Bio Note: Today I am on grading retreat, but I thought I'd take some time to send out a few new poems. I am spending quarantine with my husband Ethan the wry environmental poet and our alarm cat Thelma. Recently my poems appeared in Mad Swirl, Bradlaugh's Finger, and Ramingo's Porch. Someday I will write poems about spring.
Esther in America
After photographs of Holocaust survivor Esther Sendrowitz
The woman sitting alone in the dark once flew to America to see a man she had known, someone who had known her when they were young, when they were trapped in a ghetto in a city where soldiers spat out German nails and bullets, where churchgoers spat out Polish. In another picture, Esther looks up, almost smiling in the one beam of light in this dark studio without plants or furniture, without children’s trophies, without a chocolate box picture of herself, young, hair tightly braided, face sharp, skin clear. A small sparrow, she flew to America, leaving Israel, where no one had known her young, soft hair like challah tightly braided, eyes as sweet as dates. She left behind her plants and furniture, all new. She left behind the signs, scripts for a new life, some in Hebrew, some in Arabic. She left behind the view of orange trees and ocean, her one companion. She left it all for America, the place where the man she had known lived.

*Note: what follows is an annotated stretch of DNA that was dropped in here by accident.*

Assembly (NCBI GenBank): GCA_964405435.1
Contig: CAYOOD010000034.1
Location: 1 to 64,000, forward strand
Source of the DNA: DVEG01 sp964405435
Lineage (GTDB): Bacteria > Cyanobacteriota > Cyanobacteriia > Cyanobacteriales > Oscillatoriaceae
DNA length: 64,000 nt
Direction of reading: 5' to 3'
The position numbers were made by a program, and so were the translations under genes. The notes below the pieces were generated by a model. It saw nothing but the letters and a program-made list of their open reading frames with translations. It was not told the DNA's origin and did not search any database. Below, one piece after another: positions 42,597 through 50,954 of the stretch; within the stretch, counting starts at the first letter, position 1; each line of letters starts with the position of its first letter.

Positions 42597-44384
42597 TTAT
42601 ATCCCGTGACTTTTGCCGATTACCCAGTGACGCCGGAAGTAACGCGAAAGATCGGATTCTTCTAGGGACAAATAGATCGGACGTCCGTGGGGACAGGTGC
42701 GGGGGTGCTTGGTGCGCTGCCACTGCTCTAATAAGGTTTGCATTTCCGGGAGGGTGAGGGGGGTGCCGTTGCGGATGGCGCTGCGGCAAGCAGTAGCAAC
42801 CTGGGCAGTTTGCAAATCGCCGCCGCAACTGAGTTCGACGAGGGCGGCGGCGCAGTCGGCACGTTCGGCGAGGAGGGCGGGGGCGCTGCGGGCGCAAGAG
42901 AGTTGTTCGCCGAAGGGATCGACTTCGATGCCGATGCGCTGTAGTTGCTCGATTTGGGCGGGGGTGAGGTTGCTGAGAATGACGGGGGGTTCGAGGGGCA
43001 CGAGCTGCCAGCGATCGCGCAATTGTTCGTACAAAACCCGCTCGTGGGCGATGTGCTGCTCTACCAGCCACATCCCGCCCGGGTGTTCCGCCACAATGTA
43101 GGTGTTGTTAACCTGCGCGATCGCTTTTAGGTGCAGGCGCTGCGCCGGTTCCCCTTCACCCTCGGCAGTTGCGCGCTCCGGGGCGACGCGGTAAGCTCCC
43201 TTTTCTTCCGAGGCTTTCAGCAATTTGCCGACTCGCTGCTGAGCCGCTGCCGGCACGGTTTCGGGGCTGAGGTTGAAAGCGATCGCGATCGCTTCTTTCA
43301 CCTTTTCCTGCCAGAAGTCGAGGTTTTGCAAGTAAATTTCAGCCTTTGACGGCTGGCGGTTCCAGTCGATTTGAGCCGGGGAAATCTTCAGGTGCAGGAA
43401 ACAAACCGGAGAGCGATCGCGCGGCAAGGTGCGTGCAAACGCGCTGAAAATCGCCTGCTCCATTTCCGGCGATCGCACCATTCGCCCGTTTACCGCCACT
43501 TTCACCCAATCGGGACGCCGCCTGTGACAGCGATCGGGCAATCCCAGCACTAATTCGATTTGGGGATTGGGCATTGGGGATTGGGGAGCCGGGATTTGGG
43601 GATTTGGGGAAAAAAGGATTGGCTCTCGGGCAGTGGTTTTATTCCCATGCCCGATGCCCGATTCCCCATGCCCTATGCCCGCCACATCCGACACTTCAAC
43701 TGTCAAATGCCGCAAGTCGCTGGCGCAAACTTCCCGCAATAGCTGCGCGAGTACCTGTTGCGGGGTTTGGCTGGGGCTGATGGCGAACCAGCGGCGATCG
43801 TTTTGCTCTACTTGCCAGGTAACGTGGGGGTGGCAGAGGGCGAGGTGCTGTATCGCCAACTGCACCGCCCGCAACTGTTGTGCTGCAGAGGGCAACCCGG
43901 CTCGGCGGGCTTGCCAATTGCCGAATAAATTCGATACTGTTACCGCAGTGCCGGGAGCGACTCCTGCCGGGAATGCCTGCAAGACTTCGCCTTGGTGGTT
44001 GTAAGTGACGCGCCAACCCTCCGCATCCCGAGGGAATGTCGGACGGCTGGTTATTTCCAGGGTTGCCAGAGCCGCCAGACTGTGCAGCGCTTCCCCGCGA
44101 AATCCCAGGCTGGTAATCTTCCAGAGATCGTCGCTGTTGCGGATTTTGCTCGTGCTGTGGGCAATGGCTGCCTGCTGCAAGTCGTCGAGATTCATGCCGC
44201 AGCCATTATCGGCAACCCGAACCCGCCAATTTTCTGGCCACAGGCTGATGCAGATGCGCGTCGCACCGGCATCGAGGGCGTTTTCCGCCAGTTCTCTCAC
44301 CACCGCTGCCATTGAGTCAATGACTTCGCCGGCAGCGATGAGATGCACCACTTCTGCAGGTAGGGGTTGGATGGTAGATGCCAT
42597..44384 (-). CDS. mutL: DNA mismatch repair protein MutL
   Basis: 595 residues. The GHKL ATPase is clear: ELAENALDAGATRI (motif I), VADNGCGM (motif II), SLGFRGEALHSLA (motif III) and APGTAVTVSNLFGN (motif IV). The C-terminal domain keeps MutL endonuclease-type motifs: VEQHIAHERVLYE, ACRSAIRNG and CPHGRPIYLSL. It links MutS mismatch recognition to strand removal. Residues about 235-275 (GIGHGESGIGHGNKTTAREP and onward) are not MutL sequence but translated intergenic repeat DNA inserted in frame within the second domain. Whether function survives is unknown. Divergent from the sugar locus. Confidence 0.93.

At Our Abandoned City Golf Course
This is not yet Detroit, city of trees blooming from cold smokestacks, swallowing books and brick houses whole. Crossing the green, I don’t smell the hot rankness of sunlit swamps or the spiciness of fields filled with bitter weeds that descendants will savor in venison stew. True, deer have left their mark, but other creatures, even birds, hide from us, the only humans here. I brush off spiders’ webs, makers and prey both gone. Water hazards have vanished, leaving only dry hollows.
©2020 Marianne Szlyk
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